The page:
The meter roller 28 is then rotated one revolution, or the predetermined distance, in discrete increments, as represented by block 78. Specifically, the meter roller 28 is first rotated until the homing switch 58 indicates that the starting position has been reached. The controller 60 then instructs the drive unit 52 to rotate the meter roller 28 through a desired angle of rotation less than one complete revolution. For example, in certain embodiments, the controller 60 instructs the drive unit 52 to rotate the meter roller 28 in 6 degree increments through one complete revolution. In other words, the meter roller 28 rotates through 60 six degree increments to achieve one complete revolution. Alternative embodiments may rotate the meter roller in 2.5, 4, 5, 12, or 24 degree increments, for example. Further embodiments may utilize increments having a rotational angle of approximately between 2.5 to 12, 4 to 6, or about 6 degrees. The material 62 is collected and measured after each rotational increment, as represented by block 80. For example, the mass shown on the display 68 is recorded after each increment, and the mass of material output for each increment is computed by subtracting the current mass from the previous measurement.
After measuring the output for one complete revolution and one revolution in discrete increments, a statistical parameter indicative of flow rate discontinuity is determined based on the measurements, as represented by block 82. In certain embodiments, the mass from the one complete revolution is divided by the number of rotational increments to determine an average or theoretical output for each increment. For example, if the meter roller 28 is rotated in 60 six degree increments, the mass of material from the one complete revolution is divided by 60 to compute the theoretical output from a six degree rotation, i.e., the output assuming each increment yields the same quantity of material. The measured values for each increment are then compared to the theoretical output to compute a standard deviation from the theoretical output, the standard deviation representing a parameter indicative of flow rate discontinuity.
Standard deviation s is defined according to the following formula:
where xi is the mass at increment i,
Therefore, flow rate discontinuity between meter rollers 28 may be directly compared based on the standard deviation computed using the method 70. Consequently, a meter roller 28 may be designed to provide enhanced flow properties (i.e., lower standard deviation) for a particular seed or fertilizer. Therefore, output from the meter roller may be better controlled during operation of the air cart to enhance distribution of seeds and/or fertilizer within the soil.
The peaks 92 represent the points of highest mass flow, and the troughs 94 represents the points of lowest mass flow. The data represented by the present graph was collected from a meter roller having flutes spaced every 24 degrees about the circumference. Consequently, the peaks 92 and troughs 94 are separated from each other by approximately 24 degrees. Specifically, as the recess 34 delivers material into the chute 50, the flow rate increases. As the flute 32 blocks the flow of material, the flow rate decreases. As a result of this process, the curve 88 will vary based on the particular meter roller being tested. Graphs of mass versus degree of rotation such as curve 88 provide a useful reference for visually depicting the degree of flow discontinuity from a meter roller. Consequently, meter rollers may be designed to minimize the height of the peaks and troughs to establish a more even flow from the meter roller during operation.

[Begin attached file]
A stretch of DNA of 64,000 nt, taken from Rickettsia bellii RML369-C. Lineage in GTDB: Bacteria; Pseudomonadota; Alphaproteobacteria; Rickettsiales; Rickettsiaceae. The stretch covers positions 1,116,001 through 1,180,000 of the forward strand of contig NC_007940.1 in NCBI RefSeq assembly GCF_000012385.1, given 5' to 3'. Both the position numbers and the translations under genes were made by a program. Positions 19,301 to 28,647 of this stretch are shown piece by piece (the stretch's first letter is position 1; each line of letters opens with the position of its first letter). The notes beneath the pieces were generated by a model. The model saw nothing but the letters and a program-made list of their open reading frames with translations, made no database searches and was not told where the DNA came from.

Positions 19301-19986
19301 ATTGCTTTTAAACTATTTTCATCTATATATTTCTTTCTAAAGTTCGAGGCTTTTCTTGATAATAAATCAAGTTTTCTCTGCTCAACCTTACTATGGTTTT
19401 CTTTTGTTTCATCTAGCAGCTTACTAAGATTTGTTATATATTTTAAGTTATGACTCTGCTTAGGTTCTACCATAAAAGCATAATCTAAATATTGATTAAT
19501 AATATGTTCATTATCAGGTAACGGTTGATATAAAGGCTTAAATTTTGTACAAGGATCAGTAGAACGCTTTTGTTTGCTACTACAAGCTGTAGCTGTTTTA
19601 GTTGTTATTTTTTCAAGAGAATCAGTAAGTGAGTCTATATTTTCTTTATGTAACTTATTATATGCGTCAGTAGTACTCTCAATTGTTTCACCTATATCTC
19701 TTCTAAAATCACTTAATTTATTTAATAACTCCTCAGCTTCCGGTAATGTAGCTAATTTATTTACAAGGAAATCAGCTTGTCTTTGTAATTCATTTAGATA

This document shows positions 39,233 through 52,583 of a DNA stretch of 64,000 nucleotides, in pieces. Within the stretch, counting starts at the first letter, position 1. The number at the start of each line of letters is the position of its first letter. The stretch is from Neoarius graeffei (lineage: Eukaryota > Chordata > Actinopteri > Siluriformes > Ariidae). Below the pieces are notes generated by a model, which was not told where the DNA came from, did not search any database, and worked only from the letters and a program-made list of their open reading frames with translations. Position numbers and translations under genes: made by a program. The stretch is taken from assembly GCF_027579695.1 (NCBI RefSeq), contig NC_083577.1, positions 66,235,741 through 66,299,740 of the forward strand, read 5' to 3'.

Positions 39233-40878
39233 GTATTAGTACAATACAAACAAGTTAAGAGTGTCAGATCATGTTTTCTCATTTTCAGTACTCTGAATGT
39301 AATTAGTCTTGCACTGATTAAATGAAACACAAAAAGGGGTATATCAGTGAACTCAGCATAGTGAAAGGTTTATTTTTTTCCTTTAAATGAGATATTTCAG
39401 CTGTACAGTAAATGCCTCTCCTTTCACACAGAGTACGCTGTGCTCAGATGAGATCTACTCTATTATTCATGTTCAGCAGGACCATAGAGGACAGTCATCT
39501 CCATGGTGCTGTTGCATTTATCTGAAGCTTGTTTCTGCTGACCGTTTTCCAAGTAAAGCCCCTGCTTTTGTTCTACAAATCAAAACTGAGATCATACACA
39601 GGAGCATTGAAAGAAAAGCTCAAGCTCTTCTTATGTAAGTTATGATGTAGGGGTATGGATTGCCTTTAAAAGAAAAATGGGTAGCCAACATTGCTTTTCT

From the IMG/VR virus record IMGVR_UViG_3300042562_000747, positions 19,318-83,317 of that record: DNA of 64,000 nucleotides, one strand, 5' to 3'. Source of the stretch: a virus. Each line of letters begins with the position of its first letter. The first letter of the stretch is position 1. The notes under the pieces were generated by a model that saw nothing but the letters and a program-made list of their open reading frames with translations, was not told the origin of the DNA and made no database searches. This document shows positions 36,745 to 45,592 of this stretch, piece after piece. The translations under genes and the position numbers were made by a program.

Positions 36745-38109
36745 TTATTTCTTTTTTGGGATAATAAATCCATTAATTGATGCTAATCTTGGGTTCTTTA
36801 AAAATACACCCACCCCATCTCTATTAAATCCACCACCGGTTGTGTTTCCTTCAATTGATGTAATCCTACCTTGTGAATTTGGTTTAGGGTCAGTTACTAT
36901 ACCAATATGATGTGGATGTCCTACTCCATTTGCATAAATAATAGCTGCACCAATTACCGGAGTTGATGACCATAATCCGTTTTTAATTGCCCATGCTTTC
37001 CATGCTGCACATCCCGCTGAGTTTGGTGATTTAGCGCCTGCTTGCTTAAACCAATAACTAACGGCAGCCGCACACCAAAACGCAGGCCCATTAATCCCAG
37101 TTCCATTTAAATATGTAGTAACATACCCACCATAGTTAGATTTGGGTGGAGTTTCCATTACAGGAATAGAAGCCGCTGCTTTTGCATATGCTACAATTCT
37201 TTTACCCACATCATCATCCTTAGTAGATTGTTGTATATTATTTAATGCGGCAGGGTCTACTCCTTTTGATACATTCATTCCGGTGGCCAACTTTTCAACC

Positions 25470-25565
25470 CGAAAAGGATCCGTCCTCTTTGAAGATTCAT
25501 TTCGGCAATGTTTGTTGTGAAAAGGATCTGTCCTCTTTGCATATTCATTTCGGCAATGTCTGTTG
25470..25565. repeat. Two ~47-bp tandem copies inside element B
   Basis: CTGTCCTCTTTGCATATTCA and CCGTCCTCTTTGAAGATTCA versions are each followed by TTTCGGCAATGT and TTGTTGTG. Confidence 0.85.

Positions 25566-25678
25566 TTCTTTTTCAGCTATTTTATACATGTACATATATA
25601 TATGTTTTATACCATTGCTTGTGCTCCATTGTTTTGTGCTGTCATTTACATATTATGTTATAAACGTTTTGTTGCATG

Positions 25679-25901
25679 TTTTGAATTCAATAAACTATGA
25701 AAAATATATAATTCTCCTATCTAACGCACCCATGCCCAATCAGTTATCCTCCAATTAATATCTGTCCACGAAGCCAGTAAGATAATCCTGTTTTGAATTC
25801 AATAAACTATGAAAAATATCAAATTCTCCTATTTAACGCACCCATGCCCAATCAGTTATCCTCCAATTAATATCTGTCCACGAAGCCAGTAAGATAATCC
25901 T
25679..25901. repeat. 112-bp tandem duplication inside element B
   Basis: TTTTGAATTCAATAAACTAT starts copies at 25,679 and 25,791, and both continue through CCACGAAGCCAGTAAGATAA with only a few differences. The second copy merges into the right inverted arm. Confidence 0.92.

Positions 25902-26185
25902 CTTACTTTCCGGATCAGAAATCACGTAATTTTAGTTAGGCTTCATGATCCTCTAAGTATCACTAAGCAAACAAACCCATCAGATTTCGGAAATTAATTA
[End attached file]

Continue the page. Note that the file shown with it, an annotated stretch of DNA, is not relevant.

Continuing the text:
While only certain features of the invention have been illustrated and described herein, many modifications and changes will occur to those skilled in the art. It is, therefore, to be understood that the appended claims are intended to cover all such modifications and changes as fall within the true spirit of the invention.
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|Citing Patent||Filing date||Publication date||Applicant||Title|
|US8677833 *||Jul 7, 2010||Mar 25, 2014||Schenck Process Gmbh||Mass flow measurement and measuring apparatus having a central bulk material feed|
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|U.S. Classification||73/861.73, 198/312, 198/300|
|International Classification||B65G21/10, B65G65/02, G01F1/30|
|Cooperative Classification||G01F25/0046, G01F1/06, G01F1/08, G01F1/80, G01F11/24|
|European Classification||G01F1/06, G01F25/00A10, G01F1/08, G01F11/24, G01F1/80|
|Sep 4, 2009||AS||Assignment|
Owner name: CNH CANADA, LTD, CANADA
Free format text: ASSIGNMENT OF ASSIGNORS INTEREST;ASSIGNORS:HENRY, JIM;GERVAIS, JOEL;SCHOLLAR, DEVON;AND OTHERS;SIGNING DATES FROM 20090831 TO 20090903;REEL/FRAME:023198/0269
|Oct 21, 2014||AS||Assignment|
Owner name: CNH INDUSTRIAL CANADA, LTD., CANADA
Free format text: CHANGE OF NAME;ASSIGNOR:CNH CANADA, LTD.;REEL/FRAME:034029/0403
Effective date: 20140301
|Aug 18, 2015||FPAY||Fee payment|
Year of fee payment: 4